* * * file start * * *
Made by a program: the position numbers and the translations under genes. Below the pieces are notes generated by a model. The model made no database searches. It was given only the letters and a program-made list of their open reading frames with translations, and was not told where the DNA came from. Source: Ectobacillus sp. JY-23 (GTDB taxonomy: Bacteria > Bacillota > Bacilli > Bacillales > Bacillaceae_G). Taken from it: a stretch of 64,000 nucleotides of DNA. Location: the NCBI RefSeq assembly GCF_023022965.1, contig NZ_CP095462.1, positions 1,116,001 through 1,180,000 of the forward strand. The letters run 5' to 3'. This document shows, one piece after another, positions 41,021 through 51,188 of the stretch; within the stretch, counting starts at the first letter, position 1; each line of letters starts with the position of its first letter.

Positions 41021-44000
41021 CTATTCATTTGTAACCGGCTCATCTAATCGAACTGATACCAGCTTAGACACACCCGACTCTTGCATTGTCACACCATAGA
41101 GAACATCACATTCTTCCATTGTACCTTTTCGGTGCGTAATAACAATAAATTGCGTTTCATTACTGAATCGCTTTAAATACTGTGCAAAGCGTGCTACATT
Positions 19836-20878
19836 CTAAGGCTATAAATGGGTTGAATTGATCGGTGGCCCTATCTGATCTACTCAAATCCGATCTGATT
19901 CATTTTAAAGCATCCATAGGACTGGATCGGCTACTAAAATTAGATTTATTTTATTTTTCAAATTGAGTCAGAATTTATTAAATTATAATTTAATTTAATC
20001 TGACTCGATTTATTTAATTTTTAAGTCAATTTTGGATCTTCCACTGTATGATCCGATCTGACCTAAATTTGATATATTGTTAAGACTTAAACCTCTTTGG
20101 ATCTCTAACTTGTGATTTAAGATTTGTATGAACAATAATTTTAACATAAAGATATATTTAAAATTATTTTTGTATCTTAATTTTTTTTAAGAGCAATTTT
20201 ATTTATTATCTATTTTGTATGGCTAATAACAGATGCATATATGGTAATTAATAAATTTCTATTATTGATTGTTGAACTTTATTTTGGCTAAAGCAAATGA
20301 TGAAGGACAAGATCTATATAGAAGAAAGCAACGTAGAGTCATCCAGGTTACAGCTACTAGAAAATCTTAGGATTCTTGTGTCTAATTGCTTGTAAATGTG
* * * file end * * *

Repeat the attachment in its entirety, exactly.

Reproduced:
Made by a program: the position numbers and the translations under genes. Below the pieces are notes generated by a model. The model made no database searches. It was given only the letters and a program-made list of their open reading frames with translations, and was not told where the DNA came from. Source: Ectobacillus sp. JY-23 (GTDB taxonomy: Bacteria > Bacillota > Bacilli > Bacillales > Bacillaceae_G). Taken from it: a stretch of 64,000 nucleotides of DNA. Location: the NCBI RefSeq assembly GCF_023022965.1, contig NZ_CP095462.1, positions 1,116,001 through 1,180,000 of the forward strand. The letters run 5' to 3'. This document shows, one piece after another, positions 41,021 through 51,188 of the stretch; within the stretch, counting starts at the first letter, position 1; each line of letters starts with the position of its first letter.

Positions 41021-44000
41021 CTATTCATTTGTAACCGGCTCATCTAATCGAACTGATACCAGCTTAGACACACCCGACTCTTGCATTGTCACACCATAGA
41101 GAACATCACATTCTTCCATTGTACCTTTTCGGTGCGTAATAACAATAAATTGCGTTTCATTACTGAATCGCTTTAAATACTGTGCAAAGCGTGCTACATT
Positions 19836-20878
19836 CTAAGGCTATAAATGGGTTGAATTGATCGGTGGCCCTATCTGATCTACTCAAATCCGATCTGATT
19901 CATTTTAAAGCATCCATAGGACTGGATCGGCTACTAAAATTAGATTTATTTTATTTTTCAAATTGAGTCAGAATTTATTAAATTATAATTTAATTTAATC
20001 TGACTCGATTTATTTAATTTTTAAGTCAATTTTGGATCTTCCACTGTATGATCCGATCTGACCTAAATTTGATATATTGTTAAGACTTAAACCTCTTTGG
20101 ATCTCTAACTTGTGATTTAAGATTTGTATGAACAATAATTTTAACATAAAGATATATTTAAAATTATTTTTGTATCTTAATTTTTTTTAAGAGCAATTTT
20201 ATTTATTATCTATTTTGTATGGCTAATAACAGATGCATATATGGTAATTAATAAATTTCTATTATTGATTGTTGAACTTTATTTTGGCTAAAGCAAATGA
20301 TGAAGGACAAGATCTATATAGAAGAAAGCAACGTAGAGTCATCCAGGTTACAGCTACTAGAAAATCTTAGGATTCTTGTGTCTAATTGCTTGTAAATGTG